© Reuters. Japan Exports Surge as Global Trade Rebounds From Dismal 2020
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Japanese exports jumped again, climbing in April by more than a third from last year’s dismal level, as recovering global trade gave a needed boost to an economy that’s stalling at home amid new waves of the coronavirus.
Surging car and auto parts shipments helped power a 38% rise in Japan’s exports from a year earlier, according to figures Thursday from the finance ministry that beat all but one forecast from 26 surveyed analysts. The consensus was for a 30.8% gain.
Although the data give an inflated view of the strength of exports because they’re based on a comparison with 2020’s terrible figures, the report still shows trade bouncing back — a major positive for the global economy and Japan. Shipments climbed almost 8% compared with 2019.
A separate report showed Japanese machinery orders, a leading indicator of capital spending, gained in March from the prior month.
- More export gains are good news for an economy struggling to quell new virus waves amid a slow vaccine drive. Weak consumer spending and business investment last quarter led to a bigger-than-expected GDP contraction and raised the risk of a double-dip recession.
- Last month’s trade increase showed a broad-based recovery in world economies. Shipments to the U.S. and Asia rose the most since 2010, while those to the EU climbed the most since 1980, according to a ministry official.
- “Demand itself is very strong led by the U.S., and Chinese exports,” said economist Hiroaki Muto at Sumitomo Life Insurance Co, adding that bottlenecks in semiconductor supplies could slow gains in months ahead. “‘I expect net exports to be positive for Japan’s 2Q GDP, although it wouldn’t surprise me if 2Q GDP overall was negative.”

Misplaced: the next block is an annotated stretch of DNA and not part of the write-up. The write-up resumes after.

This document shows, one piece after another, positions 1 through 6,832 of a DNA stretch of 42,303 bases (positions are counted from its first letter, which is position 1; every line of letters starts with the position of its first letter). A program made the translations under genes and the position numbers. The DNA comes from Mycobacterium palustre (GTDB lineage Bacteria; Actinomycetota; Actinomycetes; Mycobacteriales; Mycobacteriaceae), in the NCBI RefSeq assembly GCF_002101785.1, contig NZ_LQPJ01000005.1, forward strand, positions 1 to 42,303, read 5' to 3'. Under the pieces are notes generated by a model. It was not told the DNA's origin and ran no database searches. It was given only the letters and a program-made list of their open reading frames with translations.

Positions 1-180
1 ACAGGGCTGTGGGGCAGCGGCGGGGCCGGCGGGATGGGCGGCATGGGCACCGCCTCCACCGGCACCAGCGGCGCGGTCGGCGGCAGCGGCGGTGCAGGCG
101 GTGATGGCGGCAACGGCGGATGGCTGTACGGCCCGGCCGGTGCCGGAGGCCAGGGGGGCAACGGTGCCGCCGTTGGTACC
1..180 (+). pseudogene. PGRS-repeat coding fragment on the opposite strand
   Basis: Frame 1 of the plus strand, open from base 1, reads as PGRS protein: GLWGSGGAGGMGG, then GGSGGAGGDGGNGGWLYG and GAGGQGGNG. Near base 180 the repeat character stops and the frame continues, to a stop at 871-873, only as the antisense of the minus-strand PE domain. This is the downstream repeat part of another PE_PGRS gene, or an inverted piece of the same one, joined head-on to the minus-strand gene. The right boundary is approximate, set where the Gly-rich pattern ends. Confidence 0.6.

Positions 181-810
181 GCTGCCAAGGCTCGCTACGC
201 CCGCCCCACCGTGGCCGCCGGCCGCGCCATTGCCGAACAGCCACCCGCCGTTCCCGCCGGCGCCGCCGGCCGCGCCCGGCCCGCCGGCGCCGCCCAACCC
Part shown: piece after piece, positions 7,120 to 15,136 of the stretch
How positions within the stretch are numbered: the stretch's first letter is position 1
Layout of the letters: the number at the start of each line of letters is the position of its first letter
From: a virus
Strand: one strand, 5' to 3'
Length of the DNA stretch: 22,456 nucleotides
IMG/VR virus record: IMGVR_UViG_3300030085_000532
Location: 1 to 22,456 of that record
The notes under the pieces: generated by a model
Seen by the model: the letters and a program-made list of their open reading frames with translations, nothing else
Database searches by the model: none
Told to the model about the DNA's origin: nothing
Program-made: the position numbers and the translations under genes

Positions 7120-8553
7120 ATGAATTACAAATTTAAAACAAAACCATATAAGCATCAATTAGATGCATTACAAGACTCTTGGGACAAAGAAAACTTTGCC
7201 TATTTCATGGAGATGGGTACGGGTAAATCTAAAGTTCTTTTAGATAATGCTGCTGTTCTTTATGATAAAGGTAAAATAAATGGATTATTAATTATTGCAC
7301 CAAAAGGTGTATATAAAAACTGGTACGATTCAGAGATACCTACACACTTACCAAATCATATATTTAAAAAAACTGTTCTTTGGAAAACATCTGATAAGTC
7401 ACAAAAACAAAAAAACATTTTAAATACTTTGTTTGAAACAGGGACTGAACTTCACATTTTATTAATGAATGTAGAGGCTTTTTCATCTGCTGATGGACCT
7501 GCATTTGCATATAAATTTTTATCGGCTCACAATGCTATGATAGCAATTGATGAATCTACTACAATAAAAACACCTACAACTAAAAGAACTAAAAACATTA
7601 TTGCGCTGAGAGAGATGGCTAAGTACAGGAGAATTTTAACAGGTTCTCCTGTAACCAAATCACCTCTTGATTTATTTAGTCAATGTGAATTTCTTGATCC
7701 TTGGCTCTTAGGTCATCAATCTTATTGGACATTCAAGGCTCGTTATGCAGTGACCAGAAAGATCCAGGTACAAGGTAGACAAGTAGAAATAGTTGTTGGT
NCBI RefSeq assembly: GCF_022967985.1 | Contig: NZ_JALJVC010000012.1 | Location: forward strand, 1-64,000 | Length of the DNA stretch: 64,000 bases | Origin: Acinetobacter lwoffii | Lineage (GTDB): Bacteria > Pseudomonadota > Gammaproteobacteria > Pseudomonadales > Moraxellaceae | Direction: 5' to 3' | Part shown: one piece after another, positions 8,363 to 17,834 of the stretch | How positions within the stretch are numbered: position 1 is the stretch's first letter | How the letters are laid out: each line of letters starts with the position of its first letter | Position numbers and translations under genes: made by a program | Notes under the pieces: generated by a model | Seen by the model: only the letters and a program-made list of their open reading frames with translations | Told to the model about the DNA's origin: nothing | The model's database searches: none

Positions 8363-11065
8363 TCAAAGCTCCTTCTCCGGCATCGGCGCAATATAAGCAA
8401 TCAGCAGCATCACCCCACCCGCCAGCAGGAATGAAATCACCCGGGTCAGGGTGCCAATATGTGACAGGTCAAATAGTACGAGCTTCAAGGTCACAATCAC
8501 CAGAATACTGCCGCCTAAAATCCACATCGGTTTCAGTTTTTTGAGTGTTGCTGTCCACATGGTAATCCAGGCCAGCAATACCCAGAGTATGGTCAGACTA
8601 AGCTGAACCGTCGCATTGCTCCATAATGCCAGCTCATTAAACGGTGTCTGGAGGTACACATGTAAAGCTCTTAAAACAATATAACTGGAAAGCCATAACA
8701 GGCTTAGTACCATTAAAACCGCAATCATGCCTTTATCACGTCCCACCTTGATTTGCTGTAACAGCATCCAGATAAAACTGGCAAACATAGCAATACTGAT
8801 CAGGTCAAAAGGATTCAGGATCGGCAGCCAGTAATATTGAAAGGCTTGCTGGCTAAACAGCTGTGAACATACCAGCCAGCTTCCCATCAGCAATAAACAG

- A drop in the yen’s value gives Japan’s exporters another tailwind. The currency has fallen roughly 6% versus the dollar so far this year, increasing the value of repatriated profits for companies from Toyota to Hitachi (OTC:).
What Bloomberg Economics Says…
“Looking ahead, we expect exports to come in above the pre-Covid level in May, supported by a recovery in European demand with progress on vaccinations. Shipments to the U.S. and China may increase at a slower pace.”
–Yuki Masujima, economist
To read full report, click here.
- Imports rose 12.8% from the previous year, compared with analysts forecasting a 9% increase.
- Shipments to the U.S. jumped 45.1%, while those to the EU climbed 39.6% and those to China gained 33.9%.
- The trade balance was 255.3 billion yen ($2.3 billion) in the black. Analysts had expected a surplus of 147.7 billion yen.
- Core machinary orders increased 3.7% in March versus the prior month, compared with a 5% rise forecast by analysts.
(Adds economist’s comments.)
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